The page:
(Russian) Spies among us


10 Russian spies arrested; 2 were former Hoboken residents

11th suspect still at large…

There are probably thousands of spies from countries all over the world living among us here in the United States – you only hear about them after they’re busted.

Today, a bunch of Russian spies were corralled up – including two that briefly spent time within the borders of the Mile Square under the assumed names “Richard Murphy” and “Cynthia Murphy.”

See District Court Indictments Here.

Former Hoboken residents were russian spies - (Russian) Spies among us

New York Financier

One of the alleged New Jersey conspirators, Cynthia Murphy, had several work-related meetings with a “prominent New York- based financier,” whose name is omitted from the complaint. Superiors in Moscow instructed Murphy to work on the relationship and try to obtain foreign policy rumors and invitations to political events, the government said.

The alleged spies were instructed to remain in place for years to deliver useful intelligence to agents of the Russian Federation, according to the charges. Two of the defendants, known as Richard Murphy and Cynthia Murphy, received a coded message in 2009 from the Moscow headquarters of the Russian Federation foreign intelligence service, instructing them on their duties.

Main Mission

“You were sent to USA for long-term service trip,” read the message, decoded by the Federal Bureau of Investigation, according to the government. “Your education, bank accounts, car, house, etc. — all these serve one goal: fulfill your main mission, i.e. to search and develop ties in policymaking circles in U.S. and send intels (intelligence reports) to C(enter).”

Richard Murphy, 39, has resided in Montclair since 2008, after living in Hoboken, New Jersey; Jersey City, New Jersey; and Queens, New York, according to a computer database.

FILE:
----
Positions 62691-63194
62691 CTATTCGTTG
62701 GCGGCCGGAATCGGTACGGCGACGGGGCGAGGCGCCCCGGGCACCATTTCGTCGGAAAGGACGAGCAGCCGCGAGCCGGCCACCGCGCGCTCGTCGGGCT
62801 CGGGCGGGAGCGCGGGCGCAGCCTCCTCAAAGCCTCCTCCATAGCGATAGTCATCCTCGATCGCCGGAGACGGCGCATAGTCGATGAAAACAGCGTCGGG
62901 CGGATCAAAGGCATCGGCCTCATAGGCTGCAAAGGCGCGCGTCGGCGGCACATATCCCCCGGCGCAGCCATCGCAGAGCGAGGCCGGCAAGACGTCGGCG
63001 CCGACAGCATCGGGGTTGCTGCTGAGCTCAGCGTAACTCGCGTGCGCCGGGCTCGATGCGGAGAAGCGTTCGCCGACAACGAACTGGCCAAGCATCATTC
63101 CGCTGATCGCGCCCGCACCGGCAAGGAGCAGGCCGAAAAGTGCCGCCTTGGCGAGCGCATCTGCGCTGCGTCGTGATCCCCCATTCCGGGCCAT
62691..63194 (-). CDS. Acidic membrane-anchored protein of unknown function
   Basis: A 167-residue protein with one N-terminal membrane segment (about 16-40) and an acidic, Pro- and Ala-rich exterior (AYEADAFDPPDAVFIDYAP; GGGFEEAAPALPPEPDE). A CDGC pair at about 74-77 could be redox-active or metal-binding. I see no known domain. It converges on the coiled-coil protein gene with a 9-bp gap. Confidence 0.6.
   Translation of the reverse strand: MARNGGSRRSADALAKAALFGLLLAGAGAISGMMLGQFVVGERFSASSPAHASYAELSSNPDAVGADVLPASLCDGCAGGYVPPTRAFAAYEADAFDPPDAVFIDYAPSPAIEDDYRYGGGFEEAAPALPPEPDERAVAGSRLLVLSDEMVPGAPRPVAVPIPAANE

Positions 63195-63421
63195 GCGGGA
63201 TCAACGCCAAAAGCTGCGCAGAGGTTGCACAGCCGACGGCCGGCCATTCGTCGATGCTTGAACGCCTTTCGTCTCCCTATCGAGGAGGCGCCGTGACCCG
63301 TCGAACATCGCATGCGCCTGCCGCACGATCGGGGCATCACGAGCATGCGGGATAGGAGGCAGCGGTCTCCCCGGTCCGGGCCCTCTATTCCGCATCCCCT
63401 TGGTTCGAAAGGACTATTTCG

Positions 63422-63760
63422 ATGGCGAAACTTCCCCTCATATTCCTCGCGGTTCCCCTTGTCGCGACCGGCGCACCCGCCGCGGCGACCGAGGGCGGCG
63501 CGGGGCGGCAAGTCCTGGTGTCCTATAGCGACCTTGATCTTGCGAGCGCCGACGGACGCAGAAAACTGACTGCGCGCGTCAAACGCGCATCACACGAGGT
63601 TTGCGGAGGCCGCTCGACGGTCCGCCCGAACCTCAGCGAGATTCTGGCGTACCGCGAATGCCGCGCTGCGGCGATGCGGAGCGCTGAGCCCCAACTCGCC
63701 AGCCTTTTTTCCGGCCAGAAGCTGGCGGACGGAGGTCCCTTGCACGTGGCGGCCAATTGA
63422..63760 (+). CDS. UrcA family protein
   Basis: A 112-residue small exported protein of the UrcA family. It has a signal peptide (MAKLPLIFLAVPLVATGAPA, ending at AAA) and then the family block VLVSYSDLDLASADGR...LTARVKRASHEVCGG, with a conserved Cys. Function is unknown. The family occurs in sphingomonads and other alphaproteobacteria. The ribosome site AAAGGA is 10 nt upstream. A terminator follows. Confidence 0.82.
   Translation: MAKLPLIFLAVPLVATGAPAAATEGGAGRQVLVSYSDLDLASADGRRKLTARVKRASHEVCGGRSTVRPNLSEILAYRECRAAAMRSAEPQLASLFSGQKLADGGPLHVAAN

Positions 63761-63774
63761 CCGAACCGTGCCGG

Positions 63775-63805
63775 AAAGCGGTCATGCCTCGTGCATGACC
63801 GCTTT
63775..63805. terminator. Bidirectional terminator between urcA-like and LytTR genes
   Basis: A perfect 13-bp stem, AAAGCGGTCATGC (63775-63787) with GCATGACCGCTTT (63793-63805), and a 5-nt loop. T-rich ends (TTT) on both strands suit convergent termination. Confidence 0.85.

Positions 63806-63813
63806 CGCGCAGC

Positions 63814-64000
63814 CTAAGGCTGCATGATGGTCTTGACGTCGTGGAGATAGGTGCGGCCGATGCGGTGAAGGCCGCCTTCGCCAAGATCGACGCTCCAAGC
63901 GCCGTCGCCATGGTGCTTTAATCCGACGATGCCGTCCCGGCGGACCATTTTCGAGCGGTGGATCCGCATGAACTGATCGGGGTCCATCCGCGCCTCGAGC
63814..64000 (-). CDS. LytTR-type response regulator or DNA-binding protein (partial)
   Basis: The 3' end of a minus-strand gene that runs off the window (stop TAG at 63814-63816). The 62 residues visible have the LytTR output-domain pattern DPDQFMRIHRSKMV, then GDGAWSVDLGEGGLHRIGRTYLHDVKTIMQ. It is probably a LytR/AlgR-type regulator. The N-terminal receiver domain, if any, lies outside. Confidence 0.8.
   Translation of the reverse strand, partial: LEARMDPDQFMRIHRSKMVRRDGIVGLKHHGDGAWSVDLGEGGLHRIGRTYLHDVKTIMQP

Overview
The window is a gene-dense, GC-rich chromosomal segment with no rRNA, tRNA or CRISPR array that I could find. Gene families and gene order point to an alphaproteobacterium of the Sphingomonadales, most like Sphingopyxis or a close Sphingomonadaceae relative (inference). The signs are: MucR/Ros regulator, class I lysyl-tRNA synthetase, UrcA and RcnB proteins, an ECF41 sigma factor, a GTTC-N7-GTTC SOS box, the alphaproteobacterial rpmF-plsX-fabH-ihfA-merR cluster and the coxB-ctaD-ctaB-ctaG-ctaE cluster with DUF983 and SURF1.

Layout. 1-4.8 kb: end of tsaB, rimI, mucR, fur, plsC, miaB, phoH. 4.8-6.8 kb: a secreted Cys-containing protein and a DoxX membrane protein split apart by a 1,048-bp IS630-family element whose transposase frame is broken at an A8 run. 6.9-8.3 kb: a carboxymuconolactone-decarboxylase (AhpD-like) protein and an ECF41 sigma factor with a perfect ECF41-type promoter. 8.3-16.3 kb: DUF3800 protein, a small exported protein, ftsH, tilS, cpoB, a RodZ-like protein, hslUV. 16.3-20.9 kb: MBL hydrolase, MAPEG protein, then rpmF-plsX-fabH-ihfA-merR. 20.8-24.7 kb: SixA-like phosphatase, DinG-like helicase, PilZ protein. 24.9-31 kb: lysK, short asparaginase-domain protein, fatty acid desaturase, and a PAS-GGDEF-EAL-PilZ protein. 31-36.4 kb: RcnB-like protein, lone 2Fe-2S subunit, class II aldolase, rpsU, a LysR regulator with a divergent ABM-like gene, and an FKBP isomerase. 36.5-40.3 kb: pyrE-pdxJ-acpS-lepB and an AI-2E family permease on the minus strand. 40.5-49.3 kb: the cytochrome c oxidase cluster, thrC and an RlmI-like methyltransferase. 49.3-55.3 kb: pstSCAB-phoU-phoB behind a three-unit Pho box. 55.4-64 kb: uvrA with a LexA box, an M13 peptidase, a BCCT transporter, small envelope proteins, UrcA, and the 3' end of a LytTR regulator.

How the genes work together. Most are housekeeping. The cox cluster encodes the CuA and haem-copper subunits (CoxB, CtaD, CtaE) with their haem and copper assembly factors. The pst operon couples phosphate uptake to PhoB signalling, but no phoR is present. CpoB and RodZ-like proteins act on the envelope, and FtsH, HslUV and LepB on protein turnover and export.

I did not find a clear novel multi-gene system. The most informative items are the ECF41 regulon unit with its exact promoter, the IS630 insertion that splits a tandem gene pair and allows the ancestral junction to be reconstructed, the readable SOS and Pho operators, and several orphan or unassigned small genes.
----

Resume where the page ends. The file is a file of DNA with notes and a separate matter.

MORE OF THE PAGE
By using illegal documents, agents assumed false identities before getting university degrees, took jobs and joined professional associations, according to the complaint. Agents also lived together, posing as married couples and having children to deepen their cover, or “legend,” the FBI said.

Before coming to the U.S., agents were trained in spycraft, learning foreign languages, the use of encrypted messages and the avoidance of detection of their work, according to the FBI. One method that agents learned was a “brush-pass” or “flash meeting” in which they secretly passed items or payments to another while walking past them in public, according to the FBI.

Read more about the others arrested here.

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Thursday, July 1, 2010 2:32 pm

Newsflash: Some of the most aggressive intelligence gathering countries are our allies, and anyone who think the Russians stopped spying because the wall came down is drinking naieve tea. They may be more concerned with economic espionage vs. our warheads, but the game continues. Ahhh, I could tell some good stories, but my tracking device is acting up…..

Thursday, July 1, 2010 12:42 pm

Russian Spies? Really? What is this 1962? Hello. Didnt the cold war end. Arent we sending them economic aid? Jeez…. 😕

Wednesday, June 30, 2010 11:49 pm

Does anyone remember them from their time here? Anyone shed any light on where they lived? Fascinating…maybe I passed them in the street!

Wednesday, June 30, 2010 11:15 pm

C’mon. Clearly it’s a reference to the Bull “Moose” party of 1912, and picking up on the spy theme with Hanna-Barbara’s Secret “Squirrel”. Helloooo!? Morocco Mole? Anyone? Anyone?

Tuesday, June 29, 2010 10:20 pm

How did Moose and Squirrel find us in Montclair! …ugh…back to Pottsylvania…

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